The FDA has been on the right track when taking forward promising pipeline drugs for expedited new drug application (NDA) review.

At least, that is the implication of a study published in the medical journal Health Affairs in August.

It examined 135 drugs that were approved between 1999 and 2012, and found that the 76 that were selected for expedited approval has provided significantly stronger health gains than the others, justifying the decision to speed up the approval of these drugs – in the face of often heavy criticism about this process.

Cutting through red tape

Because of the volume of clinical trial data to be sifted through, and the importance of making the right decision on whether to approve or reject marketing authorisation, it can take up to two years for the FDA to complete a review of a drug following Phase III clinical trials.

To address this, the FDA has developed a number of designations for drugs which they believe fill a strong unmet need in a serious disease, or offer a significant improvement over existing drugs.

These initiatives –including accelerated approval and priority review – either grant the drug a larger share of the FDA’s resources, or allow approval based on less stringent criteria such as surrogate clinical trial markers.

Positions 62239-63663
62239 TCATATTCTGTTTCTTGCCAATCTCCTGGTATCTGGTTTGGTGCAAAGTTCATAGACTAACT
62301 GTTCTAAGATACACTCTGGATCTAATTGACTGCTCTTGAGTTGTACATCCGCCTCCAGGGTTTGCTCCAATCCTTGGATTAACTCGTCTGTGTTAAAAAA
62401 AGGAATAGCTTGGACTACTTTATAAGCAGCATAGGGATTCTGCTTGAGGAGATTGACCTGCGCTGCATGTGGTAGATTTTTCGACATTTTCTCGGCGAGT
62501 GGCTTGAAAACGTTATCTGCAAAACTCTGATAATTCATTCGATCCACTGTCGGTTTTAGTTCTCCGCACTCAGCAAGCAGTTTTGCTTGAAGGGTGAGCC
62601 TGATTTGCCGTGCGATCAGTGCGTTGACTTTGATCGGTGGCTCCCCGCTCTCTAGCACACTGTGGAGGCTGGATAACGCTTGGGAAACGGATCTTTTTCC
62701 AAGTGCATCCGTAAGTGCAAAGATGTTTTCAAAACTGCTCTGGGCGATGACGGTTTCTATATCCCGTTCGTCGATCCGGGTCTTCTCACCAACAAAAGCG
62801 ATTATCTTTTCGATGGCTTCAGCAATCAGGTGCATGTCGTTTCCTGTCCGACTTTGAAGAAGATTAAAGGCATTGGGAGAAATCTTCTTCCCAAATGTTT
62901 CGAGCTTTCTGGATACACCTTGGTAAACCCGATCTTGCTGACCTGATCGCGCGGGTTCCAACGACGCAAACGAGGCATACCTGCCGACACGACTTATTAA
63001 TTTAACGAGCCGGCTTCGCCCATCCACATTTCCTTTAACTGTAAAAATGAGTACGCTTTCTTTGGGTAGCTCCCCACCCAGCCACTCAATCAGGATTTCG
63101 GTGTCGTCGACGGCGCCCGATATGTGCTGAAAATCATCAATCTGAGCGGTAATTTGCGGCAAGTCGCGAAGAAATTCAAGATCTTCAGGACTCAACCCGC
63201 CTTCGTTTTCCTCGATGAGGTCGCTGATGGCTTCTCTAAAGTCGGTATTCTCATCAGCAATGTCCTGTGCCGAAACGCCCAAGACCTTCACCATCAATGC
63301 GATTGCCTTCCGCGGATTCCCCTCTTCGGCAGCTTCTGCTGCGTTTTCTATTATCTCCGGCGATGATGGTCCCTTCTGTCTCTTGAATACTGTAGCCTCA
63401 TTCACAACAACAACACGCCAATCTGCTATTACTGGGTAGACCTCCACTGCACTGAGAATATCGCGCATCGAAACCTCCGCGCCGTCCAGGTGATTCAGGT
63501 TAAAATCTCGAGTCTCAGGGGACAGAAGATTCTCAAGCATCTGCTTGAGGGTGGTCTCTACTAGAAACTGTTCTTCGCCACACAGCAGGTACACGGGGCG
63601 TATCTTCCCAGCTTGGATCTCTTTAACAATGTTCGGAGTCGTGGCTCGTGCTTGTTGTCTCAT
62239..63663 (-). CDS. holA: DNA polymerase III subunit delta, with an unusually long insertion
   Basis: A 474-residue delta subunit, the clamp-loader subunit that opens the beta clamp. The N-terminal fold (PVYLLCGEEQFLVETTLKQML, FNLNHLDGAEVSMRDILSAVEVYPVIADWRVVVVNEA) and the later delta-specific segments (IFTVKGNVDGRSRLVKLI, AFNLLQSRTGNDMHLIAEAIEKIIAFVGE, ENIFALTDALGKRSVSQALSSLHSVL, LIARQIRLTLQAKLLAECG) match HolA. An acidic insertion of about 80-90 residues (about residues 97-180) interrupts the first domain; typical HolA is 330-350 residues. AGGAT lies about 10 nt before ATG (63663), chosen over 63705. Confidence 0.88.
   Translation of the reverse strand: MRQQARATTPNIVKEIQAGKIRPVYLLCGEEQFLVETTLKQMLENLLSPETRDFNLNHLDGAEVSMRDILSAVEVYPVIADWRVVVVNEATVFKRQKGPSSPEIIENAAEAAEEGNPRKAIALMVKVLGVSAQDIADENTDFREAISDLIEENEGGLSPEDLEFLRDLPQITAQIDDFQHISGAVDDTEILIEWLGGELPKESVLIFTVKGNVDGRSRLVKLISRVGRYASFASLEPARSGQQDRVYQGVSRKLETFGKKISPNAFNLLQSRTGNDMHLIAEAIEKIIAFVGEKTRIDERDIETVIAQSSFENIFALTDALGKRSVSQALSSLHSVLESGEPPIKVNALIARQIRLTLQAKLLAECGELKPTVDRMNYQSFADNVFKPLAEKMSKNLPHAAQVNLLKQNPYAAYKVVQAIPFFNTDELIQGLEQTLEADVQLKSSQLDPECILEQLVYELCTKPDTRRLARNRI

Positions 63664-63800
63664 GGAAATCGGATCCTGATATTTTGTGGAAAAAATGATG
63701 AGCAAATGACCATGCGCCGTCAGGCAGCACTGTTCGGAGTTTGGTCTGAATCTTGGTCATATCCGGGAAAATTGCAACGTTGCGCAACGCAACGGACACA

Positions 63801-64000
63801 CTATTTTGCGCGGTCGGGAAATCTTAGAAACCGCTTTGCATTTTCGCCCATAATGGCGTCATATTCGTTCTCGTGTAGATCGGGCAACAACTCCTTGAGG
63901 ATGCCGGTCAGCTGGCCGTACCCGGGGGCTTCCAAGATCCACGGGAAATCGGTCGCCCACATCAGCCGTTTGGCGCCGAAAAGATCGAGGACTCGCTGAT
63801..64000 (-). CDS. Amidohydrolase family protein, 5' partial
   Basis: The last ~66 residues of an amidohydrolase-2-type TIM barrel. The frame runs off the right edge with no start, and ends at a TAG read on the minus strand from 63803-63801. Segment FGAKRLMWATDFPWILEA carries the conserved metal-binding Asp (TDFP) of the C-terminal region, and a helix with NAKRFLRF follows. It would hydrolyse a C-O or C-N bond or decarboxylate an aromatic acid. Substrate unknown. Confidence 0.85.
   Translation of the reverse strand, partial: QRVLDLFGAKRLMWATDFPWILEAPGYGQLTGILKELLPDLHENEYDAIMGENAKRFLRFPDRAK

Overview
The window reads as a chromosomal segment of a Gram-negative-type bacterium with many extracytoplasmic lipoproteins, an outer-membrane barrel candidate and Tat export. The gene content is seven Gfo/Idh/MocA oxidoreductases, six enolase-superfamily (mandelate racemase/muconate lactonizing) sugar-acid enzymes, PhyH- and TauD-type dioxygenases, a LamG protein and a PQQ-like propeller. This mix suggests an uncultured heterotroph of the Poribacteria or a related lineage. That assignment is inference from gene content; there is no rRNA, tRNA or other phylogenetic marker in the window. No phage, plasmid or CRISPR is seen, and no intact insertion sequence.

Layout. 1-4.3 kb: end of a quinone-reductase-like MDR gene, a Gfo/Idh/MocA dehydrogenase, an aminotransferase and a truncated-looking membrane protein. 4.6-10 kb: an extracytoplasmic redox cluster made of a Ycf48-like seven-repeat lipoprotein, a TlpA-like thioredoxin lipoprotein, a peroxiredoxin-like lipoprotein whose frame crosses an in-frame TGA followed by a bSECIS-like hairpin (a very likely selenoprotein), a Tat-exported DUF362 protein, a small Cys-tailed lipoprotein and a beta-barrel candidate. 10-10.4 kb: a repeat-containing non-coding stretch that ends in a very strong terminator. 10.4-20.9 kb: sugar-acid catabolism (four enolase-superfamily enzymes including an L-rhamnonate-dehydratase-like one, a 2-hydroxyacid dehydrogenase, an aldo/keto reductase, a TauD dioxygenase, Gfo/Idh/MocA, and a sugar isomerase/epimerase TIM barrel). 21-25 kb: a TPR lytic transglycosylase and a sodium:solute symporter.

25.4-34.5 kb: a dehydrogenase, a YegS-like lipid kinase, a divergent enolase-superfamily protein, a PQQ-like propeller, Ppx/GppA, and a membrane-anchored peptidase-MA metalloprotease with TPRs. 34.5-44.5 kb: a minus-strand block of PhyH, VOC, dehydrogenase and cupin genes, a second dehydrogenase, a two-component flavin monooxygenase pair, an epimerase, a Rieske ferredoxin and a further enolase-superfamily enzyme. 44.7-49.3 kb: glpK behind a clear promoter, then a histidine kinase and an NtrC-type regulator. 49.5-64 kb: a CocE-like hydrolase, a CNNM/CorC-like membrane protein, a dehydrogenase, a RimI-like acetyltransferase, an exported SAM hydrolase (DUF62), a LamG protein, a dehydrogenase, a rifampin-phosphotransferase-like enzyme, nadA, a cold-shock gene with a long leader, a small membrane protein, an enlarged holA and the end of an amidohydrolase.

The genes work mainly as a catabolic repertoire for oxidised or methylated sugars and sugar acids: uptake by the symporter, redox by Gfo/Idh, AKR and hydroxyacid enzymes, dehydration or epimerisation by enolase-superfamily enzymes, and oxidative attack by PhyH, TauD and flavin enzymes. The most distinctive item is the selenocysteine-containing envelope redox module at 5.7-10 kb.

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They work well, and the average review time for a priority drug is less than half that of a standard review.

Shortage of evidence?

The difficulty lies in obtaining further data once a drug has reached the market.

A study published in May found that for over 35 percent of drugs approved between 2005 and 2012 on the basis of a single pivotal trial or surrogate markers, no post-approval studies were conducted in the five and a half year period during which these drugs were followed up.

Because of the FDA’s increasing reliance on studies such as these, and their key role in speeding up the approval of expedited drugs, weaknesses in efficacy or potential safety risks may go unspotted, and there have been several high-profile instances of drugs being removed from the market only a few years after approval following expedited approval.

The challenge for the FDA in the coming years will be to establish the right balance between the risks and benefits of speedy approvals.

Even so, given the fact that three quarters of drugs approved in 2016 qualified for at least one priority review program, it is encouraging that the drugs being taken to the market most quickly appear to be the best choices.